4/25/2006 03:59:00 PM  
Blogger Rob Ryley said...

RentinginNJ

I would have thought as much, but in order to pay out such a hefty dividend, like New Century does, they have to have the cash flow.

The dividend on New Century is something like 15%. I seriously doubt something like that is sustainable. Either the stock is priced way too low, or the dividend isn't stable.

4/25/2006 04:38:00 PM  
Blogger chicagofinance said...

Rob Ryley said...
Yet, a few of the subprime mortgage lenders--New Century (Symbol: NEW) and Accredited Home Lenders (Symbol: LEND) have both put in solid performance since the start of the year.
==================================

1 These guys are transaction oriented, so as long as volume is maintained, they collect their fees.

2 They are both residential and commercial. The commercial market is just fine, and we have not really discussed this issue at all here, because it is not topical.

To the extent they take the loans and repackage them as CMOs/CDOs, they are basically washing out the risk from their books. What you should see is margin compression as conditions deteriorate.

What you don't know is the extent of contingent liabilities in the contracts that they use to syndicate the loans. Further, you get the general feeling that they are getting a little bit of a halo because the housing numbers keep coming out strong.

I think it is fair to throw out that there is certainly going to be the equivalent to an Enron-Worldcom style blow-up somewhere in this industry. To the extent that you are dealing with financial markets that do not have long-track records and refined defintions of GAAP, you have the potential for abuse. I don't want needlessly wave red flags, but "caveat emptor" with these stocks as they say.

Recognize the dynamics are different than most of our discussion here. To reiterate, as long as volume is maintained they are making money. The balance between supply and demand is not as important.

Your task - figure out when supply peters out and also, what happens. You also need to assess the capabilities of the management of these firms, as well as their integrity.

If you are a technical analyst, this probably does not concern you.

I have to use caveat language here. Please do not rely on this information to make investment decisions. Sorry - but I have be careful discussing individual securities.

4/25/2006 04:50:00 PM  
Blogger chicagofinance said...

This comment has been removed by a blog administrator.

4/25/2006 04:58:00 PM  
Blogger chicagofinance said...

If you want a doomsday scenario, check out PXT, a reinsurance company that help underwrite risk for insurnce firms for hurricane Katrina/Rita - I guess they didn't do a good job.

Note two things:
1 - observe not only the hit when Katrina/Rita came through, but also when they reported their 4Q05 Earnings in Feb 2006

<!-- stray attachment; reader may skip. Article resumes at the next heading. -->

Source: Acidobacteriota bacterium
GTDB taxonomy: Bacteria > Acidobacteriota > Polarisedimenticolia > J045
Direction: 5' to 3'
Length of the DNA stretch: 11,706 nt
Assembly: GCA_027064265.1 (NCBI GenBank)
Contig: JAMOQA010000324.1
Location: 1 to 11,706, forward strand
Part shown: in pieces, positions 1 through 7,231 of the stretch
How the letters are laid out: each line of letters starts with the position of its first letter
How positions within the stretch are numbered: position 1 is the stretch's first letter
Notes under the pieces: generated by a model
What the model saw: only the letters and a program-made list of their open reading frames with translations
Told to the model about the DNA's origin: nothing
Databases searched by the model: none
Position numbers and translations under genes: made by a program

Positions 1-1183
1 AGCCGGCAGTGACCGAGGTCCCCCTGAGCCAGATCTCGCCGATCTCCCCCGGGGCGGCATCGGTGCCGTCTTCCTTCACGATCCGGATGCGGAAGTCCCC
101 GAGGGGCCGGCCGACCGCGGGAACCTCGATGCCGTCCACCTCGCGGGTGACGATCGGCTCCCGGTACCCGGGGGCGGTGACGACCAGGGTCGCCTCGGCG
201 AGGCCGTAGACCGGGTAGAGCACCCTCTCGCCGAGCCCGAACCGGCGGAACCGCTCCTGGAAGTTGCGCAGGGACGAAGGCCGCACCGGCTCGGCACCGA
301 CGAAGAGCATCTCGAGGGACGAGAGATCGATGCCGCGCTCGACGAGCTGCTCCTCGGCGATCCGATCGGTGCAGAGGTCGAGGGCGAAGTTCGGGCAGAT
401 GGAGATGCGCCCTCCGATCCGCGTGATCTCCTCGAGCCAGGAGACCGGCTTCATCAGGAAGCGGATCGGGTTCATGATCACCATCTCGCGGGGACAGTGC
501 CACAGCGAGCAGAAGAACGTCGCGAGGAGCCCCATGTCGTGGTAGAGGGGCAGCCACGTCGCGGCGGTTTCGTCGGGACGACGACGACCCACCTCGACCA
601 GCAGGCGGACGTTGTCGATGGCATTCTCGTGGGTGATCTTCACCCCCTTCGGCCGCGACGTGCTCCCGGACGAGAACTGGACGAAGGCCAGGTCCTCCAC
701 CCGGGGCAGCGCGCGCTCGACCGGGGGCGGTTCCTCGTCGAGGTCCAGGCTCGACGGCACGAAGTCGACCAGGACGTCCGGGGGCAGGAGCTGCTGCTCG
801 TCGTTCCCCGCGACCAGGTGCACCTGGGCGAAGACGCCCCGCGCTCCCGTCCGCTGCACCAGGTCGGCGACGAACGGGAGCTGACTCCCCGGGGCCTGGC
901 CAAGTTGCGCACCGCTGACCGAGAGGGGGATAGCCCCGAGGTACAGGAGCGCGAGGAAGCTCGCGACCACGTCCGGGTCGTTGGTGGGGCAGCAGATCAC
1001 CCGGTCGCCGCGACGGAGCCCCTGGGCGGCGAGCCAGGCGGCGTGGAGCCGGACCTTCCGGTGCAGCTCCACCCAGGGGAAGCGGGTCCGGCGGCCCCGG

2 - idiots didn't invest in this company - a lot of hedge funds took a serious BATH!

5:58 PM

4/25/2006 05:00:00 PM  
Blogger Rob Ryley said...

Chicago,

Thanks for the info. I already suspected something along the lines of your reply.

What is interesting about NEW (I already have puts on it), is that it is a mortgage REIT, so it is required to use capital to invest in mortgage assets, which would expose it to risk of loan losses.

It doesn't merely originate the paper to sell it. In order to pay out that hefty dividend, it has to hold significant amounts of the mortgage debt, or perhaps MBS with high yields.

Now, the new mortgage numbers have been on a downtrend. This would suggest to me volumes are going to decline if not in this quarter, then most likely the next.

What I'm surprised at is that this hasn't been priced into the stock.

What do you make of a REIT that has a 15% dividend?

To me, that tells me there are some big risks floating around.

BTW, you neglected to mention your take on the housing numbers. What about them leads you to feel so negative about them?

4/25/2006 05:21:00 PM  
Blogger chicagofinance said...

BTW, you neglected to mention your take on the housing numbers. What about them leads you to feel so negative about them?

=====================

If Bernanke said the Fed is going to be data driven. Well, the data says tighten more.

In general, it means that every last drop of investment capital is being put to work in the real estate market. The supply is already exploding, but at least it is being met with a healthy [though not equal] demand.

At this point, you have to believe that the last bit of demand is being wrung out of the system and will be exhausted.

What is means is that every day this extends will create more carnage in the end. I don't want to see blood in the streets, but all these sob stories are already being written as we speak.

Why does the truth have to hurt so much?

4/25/2006 08:34:00 PM  
Anonymous Anonymous said...

Think people are just happy that spring is finally here.

Hard to imagine they feel RICHER than they did last month.

4/25/2006 09:15:00 PM